As part of the services we provide to our Premier customers, the New Zealand Services team is excited to announce the return of Premier Tech Hui (previously TechDay).
Agenda
Stream 1 Stream 2
Anatomy of a Cyber-Attack
Come and listen to Insomnia, a specialist security company, as they, and Microsoft’s very own Account Managers, talk about what a security attack can look like, and what you can do about it!
Office 365 Email Security Azure Automation
Just how sure are you that your email is secure? Gain a new understanding of what your exposure maybe, and what technology Microsoft has to help you. Explore Azure Automation Runbooks and DSC, and configure an Automation Portal with a Workflow Approval process.
EMS (Enable BYOD during your lunch break) Azure Scaffolding
Exploring Mobile Application Management. What is it, and how do I get started? Azure Scaffold is a lightweight cloud governance framework for Azure Subscriptions. Watch how ARM Policies, ARM Templates, Visual Studio Team Services and PowerShell can provide security, compliance and cost control without slowing development teams down.
Ask the Experts
Ask our expert speakers all your burning questions!
Windows 10 Deployment Digital Transformation
Windows 10 modern management. What is the future of deploying and managing the modern desktop and how does it compare to traditional management? Managing Change in the Digital era – The Microsoft Story.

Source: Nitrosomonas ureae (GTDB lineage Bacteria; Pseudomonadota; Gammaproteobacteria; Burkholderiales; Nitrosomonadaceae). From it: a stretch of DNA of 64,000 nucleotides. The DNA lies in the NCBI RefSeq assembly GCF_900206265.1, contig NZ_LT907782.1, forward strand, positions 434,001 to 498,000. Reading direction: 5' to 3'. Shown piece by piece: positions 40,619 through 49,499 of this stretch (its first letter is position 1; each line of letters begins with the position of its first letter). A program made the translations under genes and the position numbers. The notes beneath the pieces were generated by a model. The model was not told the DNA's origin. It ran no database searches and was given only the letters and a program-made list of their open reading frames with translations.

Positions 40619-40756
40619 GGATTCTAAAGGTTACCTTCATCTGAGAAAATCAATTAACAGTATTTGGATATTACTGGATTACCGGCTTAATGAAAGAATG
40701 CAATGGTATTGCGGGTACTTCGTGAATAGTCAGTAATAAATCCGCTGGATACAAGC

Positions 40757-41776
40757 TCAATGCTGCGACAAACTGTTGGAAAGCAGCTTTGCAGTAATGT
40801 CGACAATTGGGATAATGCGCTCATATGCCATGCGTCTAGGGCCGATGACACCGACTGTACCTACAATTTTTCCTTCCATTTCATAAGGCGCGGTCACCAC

AI & Machine Learning Art of Coding a Conversation: Designing Bots
Get your head in the AI/ML space, with some awesome overview demo’s by one of our local PFE’s. In this session, we will take a deep dive into Microsoft Bot Framework and Cognitive Services and share our experiences from building bots with customers in Aus/NZ.
Azure Stack Mixed Reality
Azure Stack is an extension of Azure to your on premises environment. Start your ramp up now with a Microsoft Senior Technical Evangelist! Learn the basics of what Windows Mixed Reality is, and how to get started developing applications with it.
What is it?
A day for Techs, Architects and anyone else within your organisation with an interest in all things IT! Tech Hui is about coming together as a group, sharing information, learnings, and good vibes.

Our Field Engineers and other subject matter experts will be presenting on a variety of topics in their specialist fields. As well as this year’s keynote.

Auckland

8.30am – 5.00pm

Wednesday 1st November

Langham Hotel